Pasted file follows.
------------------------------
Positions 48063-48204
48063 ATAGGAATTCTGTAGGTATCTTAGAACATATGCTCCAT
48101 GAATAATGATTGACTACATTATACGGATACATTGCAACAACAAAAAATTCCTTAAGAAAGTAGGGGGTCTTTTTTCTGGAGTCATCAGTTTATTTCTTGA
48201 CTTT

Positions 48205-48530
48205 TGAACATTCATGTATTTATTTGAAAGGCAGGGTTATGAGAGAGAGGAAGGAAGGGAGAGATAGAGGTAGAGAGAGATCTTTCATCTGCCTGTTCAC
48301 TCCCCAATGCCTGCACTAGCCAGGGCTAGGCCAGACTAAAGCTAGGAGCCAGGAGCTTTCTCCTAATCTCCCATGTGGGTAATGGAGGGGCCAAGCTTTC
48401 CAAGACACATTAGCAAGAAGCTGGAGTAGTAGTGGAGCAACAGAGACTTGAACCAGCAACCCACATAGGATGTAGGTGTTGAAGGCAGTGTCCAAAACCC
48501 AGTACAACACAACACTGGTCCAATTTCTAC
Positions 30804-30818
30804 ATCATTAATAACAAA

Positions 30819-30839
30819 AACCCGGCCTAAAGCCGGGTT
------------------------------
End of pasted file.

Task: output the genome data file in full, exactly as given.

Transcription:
Positions 48063-48204
48063 ATAGGAATTCTGTAGGTATCTTAGAACATATGCTCCAT
48101 GAATAATGATTGACTACATTATACGGATACATTGCAACAACAAAAAATTCCTTAAGAAAGTAGGGGGTCTTTTTTCTGGAGTCATCAGTTTATTTCTTGA
48201 CTTT

Positions 48205-48530
48205 TGAACATTCATGTATTTATTTGAAAGGCAGGGTTATGAGAGAGAGGAAGGAAGGGAGAGATAGAGGTAGAGAGAGATCTTTCATCTGCCTGTTCAC
48301 TCCCCAATGCCTGCACTAGCCAGGGCTAGGCCAGACTAAAGCTAGGAGCCAGGAGCTTTCTCCTAATCTCCCATGTGGGTAATGGAGGGGCCAAGCTTTC
48401 CAAGACACATTAGCAAGAAGCTGGAGTAGTAGTGGAGCAACAGAGACTTGAACCAGCAACCCACATAGGATGTAGGTGTTGAAGGCAGTGTCCAAAACCC
48501 AGTACAACACAACACTGGTCCAATTTCTAC
Positions 30804-30818
30804 ATCATTAATAACAAA

Positions 30819-30839
30819 AACCCGGCCTAAAGCCGGGTT